As a result, LVCVA has approved Toro’s request to upgrade the machines in 2008. The new Premium Bulb Eater® not only crushes spent fluorescent lamps of any length into 100 percent recyclable material, but also captures more than 99.99 percent of the vapors released. The three-stage filtering process removes hazardous particulates and gases, and can now hold up to 1,350 fluorescent lamps. Also, a new safety control panel has also been added, giving the operator added security by monitoring seven aspects of the machine to better ensure operator safety.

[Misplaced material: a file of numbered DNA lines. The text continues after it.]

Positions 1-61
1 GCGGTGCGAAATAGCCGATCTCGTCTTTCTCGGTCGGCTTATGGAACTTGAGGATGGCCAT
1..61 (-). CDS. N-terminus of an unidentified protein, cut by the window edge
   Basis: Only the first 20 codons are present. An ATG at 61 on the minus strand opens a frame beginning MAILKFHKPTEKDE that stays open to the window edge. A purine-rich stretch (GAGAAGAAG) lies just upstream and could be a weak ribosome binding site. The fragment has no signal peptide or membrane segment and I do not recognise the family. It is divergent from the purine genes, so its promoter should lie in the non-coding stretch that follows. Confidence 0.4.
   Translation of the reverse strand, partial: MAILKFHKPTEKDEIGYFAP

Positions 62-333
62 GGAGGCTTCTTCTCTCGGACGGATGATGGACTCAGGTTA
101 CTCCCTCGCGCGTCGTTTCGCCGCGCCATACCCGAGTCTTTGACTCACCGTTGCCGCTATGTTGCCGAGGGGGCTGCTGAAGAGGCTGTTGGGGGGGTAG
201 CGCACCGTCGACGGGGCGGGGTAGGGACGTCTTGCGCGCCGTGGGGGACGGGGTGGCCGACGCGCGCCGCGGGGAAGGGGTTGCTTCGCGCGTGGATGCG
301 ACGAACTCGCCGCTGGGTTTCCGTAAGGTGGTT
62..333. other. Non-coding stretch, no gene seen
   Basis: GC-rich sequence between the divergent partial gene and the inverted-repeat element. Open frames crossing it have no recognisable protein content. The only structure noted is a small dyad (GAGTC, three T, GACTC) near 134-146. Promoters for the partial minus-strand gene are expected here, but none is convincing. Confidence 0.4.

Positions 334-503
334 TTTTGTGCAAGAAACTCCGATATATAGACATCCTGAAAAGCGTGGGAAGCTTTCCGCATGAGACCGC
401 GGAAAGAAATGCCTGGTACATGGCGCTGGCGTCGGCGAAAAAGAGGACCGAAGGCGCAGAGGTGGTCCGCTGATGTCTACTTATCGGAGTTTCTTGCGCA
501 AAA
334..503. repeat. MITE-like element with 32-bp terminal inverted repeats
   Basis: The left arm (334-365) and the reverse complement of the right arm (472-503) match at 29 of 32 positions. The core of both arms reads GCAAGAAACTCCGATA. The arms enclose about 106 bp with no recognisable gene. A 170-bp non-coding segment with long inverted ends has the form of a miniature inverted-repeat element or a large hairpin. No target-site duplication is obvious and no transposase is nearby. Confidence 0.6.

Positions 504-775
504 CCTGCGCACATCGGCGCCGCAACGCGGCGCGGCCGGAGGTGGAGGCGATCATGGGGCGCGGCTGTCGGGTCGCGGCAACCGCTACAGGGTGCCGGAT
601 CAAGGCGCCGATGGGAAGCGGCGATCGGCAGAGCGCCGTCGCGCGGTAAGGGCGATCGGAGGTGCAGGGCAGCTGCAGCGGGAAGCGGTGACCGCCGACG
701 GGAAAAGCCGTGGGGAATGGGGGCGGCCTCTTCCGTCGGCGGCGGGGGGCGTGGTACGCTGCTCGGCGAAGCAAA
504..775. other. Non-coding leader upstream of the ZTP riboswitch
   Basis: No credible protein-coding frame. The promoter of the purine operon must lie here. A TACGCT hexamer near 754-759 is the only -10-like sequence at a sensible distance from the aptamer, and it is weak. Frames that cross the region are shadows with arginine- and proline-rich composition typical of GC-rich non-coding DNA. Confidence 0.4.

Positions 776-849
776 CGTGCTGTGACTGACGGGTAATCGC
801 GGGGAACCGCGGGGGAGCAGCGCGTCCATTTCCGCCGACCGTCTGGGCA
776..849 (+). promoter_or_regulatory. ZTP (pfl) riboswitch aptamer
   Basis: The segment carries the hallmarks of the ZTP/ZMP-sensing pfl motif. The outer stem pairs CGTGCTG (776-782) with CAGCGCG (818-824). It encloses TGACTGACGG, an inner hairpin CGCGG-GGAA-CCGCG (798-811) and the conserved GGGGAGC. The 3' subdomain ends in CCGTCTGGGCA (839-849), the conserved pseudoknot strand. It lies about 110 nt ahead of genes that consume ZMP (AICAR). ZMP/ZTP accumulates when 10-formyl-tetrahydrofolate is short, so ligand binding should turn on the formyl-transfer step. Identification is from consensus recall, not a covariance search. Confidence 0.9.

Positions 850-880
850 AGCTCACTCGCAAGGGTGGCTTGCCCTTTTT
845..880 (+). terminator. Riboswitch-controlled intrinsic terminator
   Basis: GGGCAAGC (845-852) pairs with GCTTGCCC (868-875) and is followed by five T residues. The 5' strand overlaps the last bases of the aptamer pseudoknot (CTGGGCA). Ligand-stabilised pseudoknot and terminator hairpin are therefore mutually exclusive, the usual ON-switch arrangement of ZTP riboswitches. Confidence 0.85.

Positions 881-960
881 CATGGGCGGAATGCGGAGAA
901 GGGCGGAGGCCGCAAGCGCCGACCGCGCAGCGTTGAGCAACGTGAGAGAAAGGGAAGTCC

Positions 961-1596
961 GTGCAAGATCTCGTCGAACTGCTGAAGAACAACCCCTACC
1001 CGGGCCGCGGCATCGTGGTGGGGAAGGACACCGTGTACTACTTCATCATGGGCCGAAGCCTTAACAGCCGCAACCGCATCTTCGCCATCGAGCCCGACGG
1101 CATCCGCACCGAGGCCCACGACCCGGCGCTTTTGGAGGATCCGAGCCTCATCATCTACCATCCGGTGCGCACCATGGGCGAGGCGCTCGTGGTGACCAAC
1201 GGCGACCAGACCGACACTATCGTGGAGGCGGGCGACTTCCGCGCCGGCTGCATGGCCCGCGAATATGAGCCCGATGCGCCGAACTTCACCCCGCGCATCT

Toro said he and the LVCVA have been so busy growing the convention center, there has been no time to toot their green horn. But the 13-year employee said that will change soon. The board of directors has named Robert Jones assistant chief engineer. His task is to expand the recycling program and make the convention center as green as humanly possible. This goal is in conjunction with the LVCVA’s quest to lure 43 million visitors to Las Vegas by 2010.

“We’re so bogged down with growth, we don’t have time to brag about the good things we do,” Toro said. “But we’ve started talking about showing Las Vegas just what we do. You look at what’s going on in the world today…we don’t need to be contributing to that.”